- CER report on carbon markets in Australia claims 6.3 GW of new renewable energy capacity was installed in the country in 2019
- This came from 2.4 GW of rooftop solar PV and 3.9 GW of utility scale capacity
- In 2020, CER expects another 6 GW to 6.5 GW of new renewable energy capacity to be delivered
- Last year, 1 GW of total renewable energy capacity was accredited with 1.3 GW in Q4/2019 alone
- Investment commitments of some 5.3 GW capacity is in delivery pipeline, according to the report, and will be delivered as actual investment in 2020 and beyond
By the end of 2019, Australia had 25% of electricity in the National Electricity Market (NEM) coming from renewables after adding 6.3 GW last year, according to the country’s Clean Energy Regulator (CER). This is 24% more than what was reported for 2018, and which according to the government agency shows the Renewable Energy Target (RET) ‘has not acted as a cap on renewable investment’.
Under the RET, Australia aims for 33,000 GWh of renewable energy generation in 2020, but the official government body believes this target will be overachieved with anywhere between 35,000 GWh to 37,000 GWh of renewable energy being generated in 2020, despite grid connection issues and curtailment challenges (see Australia To Exceed LRET Target In 2020: CER).
In its report Quarterly Carbon Market Report—December Quarter 2019, CER says total electricity generated or displaced by RET incentivized renewable power generation should increase from 44 TWh to 56 TWh in 2020.
Of the 6.3 GW, the CER report shows residential and commercial rooftop solar PV capacity installation increased by 40% from 1.7 GW in 2018 to 2.4 GW in 2019. Utility scale renewable capacity increased from 3.3 GW in 2018 to 3.9 GW in 2019.
A January 2020 commentary from Sunwiz claimed 2.13 GW of new rooftop solar power was installed in Australia last year, which meant 35% YoY growth (see Australian Rooftop Solar Market Grew 35% In 2019).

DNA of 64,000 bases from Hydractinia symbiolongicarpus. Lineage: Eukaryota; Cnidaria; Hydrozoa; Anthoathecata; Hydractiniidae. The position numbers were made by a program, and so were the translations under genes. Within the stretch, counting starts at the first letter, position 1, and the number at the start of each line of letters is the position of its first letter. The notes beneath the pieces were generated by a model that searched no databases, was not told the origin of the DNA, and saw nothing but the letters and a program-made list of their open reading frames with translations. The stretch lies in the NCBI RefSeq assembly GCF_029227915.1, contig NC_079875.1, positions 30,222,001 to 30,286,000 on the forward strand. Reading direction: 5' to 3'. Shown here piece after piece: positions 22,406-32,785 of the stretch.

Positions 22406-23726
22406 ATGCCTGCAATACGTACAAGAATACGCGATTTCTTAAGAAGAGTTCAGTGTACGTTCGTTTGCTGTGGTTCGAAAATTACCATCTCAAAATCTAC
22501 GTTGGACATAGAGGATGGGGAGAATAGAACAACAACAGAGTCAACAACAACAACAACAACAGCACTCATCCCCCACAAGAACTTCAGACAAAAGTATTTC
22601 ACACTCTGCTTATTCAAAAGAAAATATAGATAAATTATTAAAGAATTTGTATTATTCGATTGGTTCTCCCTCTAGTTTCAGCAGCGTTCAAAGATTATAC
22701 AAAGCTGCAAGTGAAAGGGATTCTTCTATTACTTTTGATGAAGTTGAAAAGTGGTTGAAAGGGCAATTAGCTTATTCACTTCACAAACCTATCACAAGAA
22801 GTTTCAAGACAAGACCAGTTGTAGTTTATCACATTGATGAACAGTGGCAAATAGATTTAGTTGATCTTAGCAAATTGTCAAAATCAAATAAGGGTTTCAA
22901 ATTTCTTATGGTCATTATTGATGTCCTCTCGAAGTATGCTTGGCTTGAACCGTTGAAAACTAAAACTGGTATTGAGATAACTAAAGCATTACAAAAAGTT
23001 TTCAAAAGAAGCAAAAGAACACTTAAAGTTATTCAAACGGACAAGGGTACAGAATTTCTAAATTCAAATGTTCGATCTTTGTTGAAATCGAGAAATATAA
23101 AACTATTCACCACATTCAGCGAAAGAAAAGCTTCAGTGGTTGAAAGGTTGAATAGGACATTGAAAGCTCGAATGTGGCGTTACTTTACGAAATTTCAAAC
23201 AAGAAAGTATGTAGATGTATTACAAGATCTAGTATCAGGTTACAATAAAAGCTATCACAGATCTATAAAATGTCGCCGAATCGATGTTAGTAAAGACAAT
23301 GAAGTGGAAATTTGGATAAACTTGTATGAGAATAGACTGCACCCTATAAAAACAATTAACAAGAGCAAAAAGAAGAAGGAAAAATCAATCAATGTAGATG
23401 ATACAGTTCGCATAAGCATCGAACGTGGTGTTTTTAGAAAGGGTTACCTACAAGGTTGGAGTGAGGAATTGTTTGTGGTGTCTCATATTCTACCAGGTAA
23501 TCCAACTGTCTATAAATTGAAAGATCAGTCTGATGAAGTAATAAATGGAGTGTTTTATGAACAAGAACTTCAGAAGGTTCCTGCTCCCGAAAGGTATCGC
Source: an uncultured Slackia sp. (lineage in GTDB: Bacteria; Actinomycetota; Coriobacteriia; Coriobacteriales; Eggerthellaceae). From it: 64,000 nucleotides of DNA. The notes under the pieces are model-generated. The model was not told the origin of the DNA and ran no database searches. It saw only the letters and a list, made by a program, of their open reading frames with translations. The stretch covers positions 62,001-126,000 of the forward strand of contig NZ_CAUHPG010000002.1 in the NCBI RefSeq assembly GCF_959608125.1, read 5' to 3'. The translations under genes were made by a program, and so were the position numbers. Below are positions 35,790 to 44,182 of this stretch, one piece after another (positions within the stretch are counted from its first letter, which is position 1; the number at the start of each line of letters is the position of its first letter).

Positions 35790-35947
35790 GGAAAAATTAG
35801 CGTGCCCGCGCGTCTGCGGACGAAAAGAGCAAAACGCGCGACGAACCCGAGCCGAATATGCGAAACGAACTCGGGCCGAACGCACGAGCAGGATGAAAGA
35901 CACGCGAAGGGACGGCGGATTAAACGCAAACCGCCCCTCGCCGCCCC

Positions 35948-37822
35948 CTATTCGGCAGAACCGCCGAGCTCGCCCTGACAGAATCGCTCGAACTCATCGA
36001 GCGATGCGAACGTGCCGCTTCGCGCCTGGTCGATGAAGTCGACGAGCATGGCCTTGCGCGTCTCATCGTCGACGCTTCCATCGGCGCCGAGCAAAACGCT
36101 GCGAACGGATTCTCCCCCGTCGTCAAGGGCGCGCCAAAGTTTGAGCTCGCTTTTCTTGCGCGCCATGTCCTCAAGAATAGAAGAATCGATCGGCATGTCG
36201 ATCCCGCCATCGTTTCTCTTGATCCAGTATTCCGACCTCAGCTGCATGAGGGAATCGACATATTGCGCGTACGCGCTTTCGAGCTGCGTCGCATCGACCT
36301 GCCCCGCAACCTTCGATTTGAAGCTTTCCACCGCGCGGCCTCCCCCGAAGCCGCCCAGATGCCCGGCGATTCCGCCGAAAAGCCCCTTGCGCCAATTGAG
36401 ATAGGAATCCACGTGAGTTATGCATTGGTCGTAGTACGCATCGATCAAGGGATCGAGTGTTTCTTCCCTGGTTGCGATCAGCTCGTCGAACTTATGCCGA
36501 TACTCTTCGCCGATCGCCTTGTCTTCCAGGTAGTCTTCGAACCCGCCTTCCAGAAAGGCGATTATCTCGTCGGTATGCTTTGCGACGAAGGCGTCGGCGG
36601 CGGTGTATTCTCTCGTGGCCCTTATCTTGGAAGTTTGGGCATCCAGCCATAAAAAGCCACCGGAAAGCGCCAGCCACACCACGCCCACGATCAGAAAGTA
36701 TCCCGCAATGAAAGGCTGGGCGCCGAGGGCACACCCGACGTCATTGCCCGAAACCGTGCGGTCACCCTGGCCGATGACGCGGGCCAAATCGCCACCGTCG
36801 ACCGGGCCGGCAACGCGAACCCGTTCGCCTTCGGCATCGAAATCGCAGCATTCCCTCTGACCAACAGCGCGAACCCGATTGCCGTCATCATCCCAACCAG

For 2020, CER expects another 6 GW to 6.5 GW of new renewable energy capacity to be delivered. The report writers argue, “The Clean Energy Regulator believes a second wave of renewables investment can be unlocked if the necessary grid work can be progressed quickly, and changes are made at a distribution level to enable high levels of annual rooftop solar capacity additions to continue.”
In 2019, 4.1 GW of total renewable energy capacity was accredited, 14% more than in the previous year with 122 new power stations making the cut with 1.3 GW aggregate capacity in Q4/2019. The latter includes three large solar farms in New South Wales (NSW) accounting for a significant proportion of the accredited capacity, namely 333 MW Darlington Point Solar Farm, 255 MW Sunraysia Solar Farm and 306 MW Limondale Sun Farm 1.
It made a bid to allay fears about investment in renewables suffering after the RET cap is reached and no federal future course of action beyond the RET, CER claims investment commitments of some 5.3 GW capacity remains in the delivery pipeline and will be delivered as actual investment in 2020 and beyond. New projects accredited between 2020 and 2030 are still eligible to receive large scale generation certificates (LGC) that can be used to meet legislated or voluntary demand.
The quarterly report from CER outlines the supply and demand trends and opportunities in the national carbon markets that it administers with a view to reduce the country’s carbon emissions. It reports that carbon abatement from its administered schemes reached 50 million tons of CO2 equivalent or CO2-e in 2019 and is expected to ramp up to 59 million tons CO2-e in 2020.